As this legislation is currently written, all state and local government facilities would be required to install a “reasonably accessible” water refill station by January 1, 2024. Given that the bill was ultimately carried over to the next session, however, it can be expected that this deadline will be shifted accordingly.
LD 1418 also aims to require the installation of water refill stations that can be used free of charge at retail establishments that choose to sell single-use plastic water bottles to the public after a set date. Under the bill’s current language, this mandate would go into effect on January 1, 2027.
Gramlich has requested, however, that Committee members amend the bill to strike this requirement to allow the government to “model the behavior we want to see” and “give us the chance to examine a longer timeline to work with the private sector to accomplish this goal more broadly.”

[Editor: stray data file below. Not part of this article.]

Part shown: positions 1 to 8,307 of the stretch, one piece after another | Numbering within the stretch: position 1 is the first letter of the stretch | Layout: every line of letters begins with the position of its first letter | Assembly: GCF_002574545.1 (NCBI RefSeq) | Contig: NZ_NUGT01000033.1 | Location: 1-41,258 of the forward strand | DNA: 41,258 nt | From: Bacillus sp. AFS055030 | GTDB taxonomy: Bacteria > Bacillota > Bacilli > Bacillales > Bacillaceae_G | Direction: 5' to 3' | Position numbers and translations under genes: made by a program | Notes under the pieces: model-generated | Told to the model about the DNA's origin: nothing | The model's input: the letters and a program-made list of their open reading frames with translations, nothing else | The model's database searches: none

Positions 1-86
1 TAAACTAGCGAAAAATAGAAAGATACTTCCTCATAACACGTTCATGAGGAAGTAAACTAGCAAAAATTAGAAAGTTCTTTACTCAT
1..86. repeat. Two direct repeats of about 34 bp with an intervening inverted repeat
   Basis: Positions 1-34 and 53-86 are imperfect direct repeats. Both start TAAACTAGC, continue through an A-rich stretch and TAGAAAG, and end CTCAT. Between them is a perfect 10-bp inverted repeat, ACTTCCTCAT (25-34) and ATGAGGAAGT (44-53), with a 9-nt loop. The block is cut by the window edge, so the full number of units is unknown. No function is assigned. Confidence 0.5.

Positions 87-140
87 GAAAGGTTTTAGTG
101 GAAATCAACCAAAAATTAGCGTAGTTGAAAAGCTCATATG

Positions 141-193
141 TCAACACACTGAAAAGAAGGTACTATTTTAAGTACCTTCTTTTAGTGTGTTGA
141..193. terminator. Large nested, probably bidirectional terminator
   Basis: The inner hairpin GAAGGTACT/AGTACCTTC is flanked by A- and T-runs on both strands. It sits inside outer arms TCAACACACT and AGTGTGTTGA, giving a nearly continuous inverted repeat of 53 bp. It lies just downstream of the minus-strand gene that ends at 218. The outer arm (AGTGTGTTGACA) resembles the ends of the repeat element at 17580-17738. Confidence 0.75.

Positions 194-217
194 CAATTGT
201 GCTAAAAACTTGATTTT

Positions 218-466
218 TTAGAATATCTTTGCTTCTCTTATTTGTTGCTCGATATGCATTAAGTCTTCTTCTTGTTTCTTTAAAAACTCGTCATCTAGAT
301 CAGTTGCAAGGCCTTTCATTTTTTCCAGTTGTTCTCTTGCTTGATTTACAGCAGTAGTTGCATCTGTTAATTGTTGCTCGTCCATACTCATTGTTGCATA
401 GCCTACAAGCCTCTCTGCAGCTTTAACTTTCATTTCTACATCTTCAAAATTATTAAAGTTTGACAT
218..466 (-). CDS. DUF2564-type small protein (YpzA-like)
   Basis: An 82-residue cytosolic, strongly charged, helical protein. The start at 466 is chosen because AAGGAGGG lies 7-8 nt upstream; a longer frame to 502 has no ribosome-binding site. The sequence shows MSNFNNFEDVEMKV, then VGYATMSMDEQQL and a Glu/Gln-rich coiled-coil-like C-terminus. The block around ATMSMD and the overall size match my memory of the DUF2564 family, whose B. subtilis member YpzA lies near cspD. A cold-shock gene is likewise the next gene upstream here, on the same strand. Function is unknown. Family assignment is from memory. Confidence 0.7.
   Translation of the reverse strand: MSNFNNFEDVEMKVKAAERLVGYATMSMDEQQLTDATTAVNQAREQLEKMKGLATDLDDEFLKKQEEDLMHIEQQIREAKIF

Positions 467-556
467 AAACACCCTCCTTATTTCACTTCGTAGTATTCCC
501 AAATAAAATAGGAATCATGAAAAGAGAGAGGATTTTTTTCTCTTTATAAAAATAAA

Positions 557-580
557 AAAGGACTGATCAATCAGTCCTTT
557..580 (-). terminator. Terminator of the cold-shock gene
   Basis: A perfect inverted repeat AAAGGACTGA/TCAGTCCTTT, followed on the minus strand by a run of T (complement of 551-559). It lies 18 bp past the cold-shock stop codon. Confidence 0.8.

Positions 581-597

In her testimony introducing the bill, Rep. Gramlich stated that “by phasing out single-use plastic water bottles and encouraging reusable containers, we can take a significant step towards reducing plastic waste and protecting our planet.”
“LD 1418 would address single-use plastic water bottles by prohibiting state entities, buildings, and functions from serving or selling water in single-use plastic bottles, requiring instead that water filling stations are available so that state employees and members of the public alike have the opportunity to access clean, healthy drinking water using reusable containers,” Gramlich said.